NAIROBI, KENYA: UK Prime Minister Theresa May concluded her marathon tour of Africa in Kenya on Thursday after similar trips to South Africa and Nigeria.
The Premier arrived at State House Nairobi some few minutes after 11 am for talks with President Uhuru Kenyatta.
After a gun salute in her honour, the two leaders headed for a bilateral talks at State House after which they are expected to address a joint press conference.
May and her host are expected later at the Nairobi CBD at the Jomo Kenyatta Mausoleum before proceeding to Embakasi to open a cybercrime Unit funded by the UK. She will be also at the Strathmore University and Gigiri.
Prime Minister Theresa May’s three-day trip to Africa is her first visit to the continent as Prime Minister.
The visit comes at a time of enormous change across Africa with a unique opportunity, as the UK moves towards Brexit, for Britain to invest in and work alongside African nations, with mutual benefits.
Ahead of her African tour, May said the UK would aggressively pursue foreign and economic policies that would see it become the biggest investor in Africa, tacitly indicating that the European power house was keen on checking Chinese economic hegemony in Africa.
May is the first British Prime Minister to visit Sub-Saharan Africa since 2013, and the first to visit Kenya for over 30 years.
London says the visit is aimed at bringing the transformative power of private sector trade and investment from the UK to a continent that is home to 16 percent of the world's people but just 3 percent of Foreign Direct Investment and 3 percent of global goods trade.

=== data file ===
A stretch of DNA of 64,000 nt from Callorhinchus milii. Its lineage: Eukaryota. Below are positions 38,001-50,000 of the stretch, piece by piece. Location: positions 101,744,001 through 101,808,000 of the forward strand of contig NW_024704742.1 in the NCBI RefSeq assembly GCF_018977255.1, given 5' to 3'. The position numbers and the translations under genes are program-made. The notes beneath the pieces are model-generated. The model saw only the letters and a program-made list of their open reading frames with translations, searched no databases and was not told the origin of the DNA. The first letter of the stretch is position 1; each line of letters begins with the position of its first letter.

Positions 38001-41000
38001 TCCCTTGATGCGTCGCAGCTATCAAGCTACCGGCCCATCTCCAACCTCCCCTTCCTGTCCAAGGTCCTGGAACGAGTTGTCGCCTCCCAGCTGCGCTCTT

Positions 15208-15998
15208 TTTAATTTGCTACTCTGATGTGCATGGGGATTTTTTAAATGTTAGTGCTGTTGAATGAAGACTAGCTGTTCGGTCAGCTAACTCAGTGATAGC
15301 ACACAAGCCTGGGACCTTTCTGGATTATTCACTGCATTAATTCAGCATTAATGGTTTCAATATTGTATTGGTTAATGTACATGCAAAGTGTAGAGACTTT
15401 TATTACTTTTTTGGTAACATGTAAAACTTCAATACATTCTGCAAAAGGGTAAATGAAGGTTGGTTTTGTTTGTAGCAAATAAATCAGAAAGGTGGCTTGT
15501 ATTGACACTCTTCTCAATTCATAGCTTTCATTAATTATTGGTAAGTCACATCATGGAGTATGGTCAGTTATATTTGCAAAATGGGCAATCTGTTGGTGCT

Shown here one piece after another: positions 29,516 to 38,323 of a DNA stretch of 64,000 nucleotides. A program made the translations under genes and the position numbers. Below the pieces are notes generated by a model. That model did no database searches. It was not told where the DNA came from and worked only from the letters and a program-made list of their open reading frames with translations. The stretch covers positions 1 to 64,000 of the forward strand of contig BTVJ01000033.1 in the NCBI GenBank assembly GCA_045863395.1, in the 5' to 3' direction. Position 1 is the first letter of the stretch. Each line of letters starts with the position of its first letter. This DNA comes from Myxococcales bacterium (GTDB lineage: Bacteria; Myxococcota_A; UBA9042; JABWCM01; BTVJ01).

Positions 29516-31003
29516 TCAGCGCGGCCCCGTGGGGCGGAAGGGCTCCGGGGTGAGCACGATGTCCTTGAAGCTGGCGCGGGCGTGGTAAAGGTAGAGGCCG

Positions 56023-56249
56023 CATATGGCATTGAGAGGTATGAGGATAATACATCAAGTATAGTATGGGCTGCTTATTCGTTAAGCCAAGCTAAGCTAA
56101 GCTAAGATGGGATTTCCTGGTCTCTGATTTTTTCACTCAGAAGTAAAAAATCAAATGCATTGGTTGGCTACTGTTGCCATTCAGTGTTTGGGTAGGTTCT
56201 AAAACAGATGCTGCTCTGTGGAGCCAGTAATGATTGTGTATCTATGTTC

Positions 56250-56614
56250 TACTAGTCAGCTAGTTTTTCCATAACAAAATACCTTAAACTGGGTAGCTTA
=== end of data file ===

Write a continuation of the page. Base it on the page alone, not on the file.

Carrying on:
“I am proud to be leading this ambitious trip to Africa and to become the first UK Prime Minister in over 30 years to visit Kenya.”
The Prime Minister will be joined by a business delegation made up of 29 representatives from UK business – half of which are SMEs – from across all regions of the UK and its devolved administrations. The delegation shows the breadth and depth of British expertise in technology, infrastructure, and financial and professional services.
Other than seeking increased investments from UK firms, Kenya is keen on growing exports to the UK. Trade with the UK, a huge market for cut flowers and tea, has stagnated in recent years. Kenyan exports to the country have stagnated and stood at Sh38.5 billion as of December last year, according to the Kenya National Bureau of Statistics (KNBS).
This is in comparison to Sh37.6 billion in 2013. Over the five years, there have been instances where the value of exports to the country also dipped.
The value of imports from the UK has been on a consistent decline over the last five years, dropping to Sh30 billion last year from Sh49 billion in 2013.
The UK is, however, still the largest tourist market source for Kenya, with the country receiving 168,000 British nationals last year.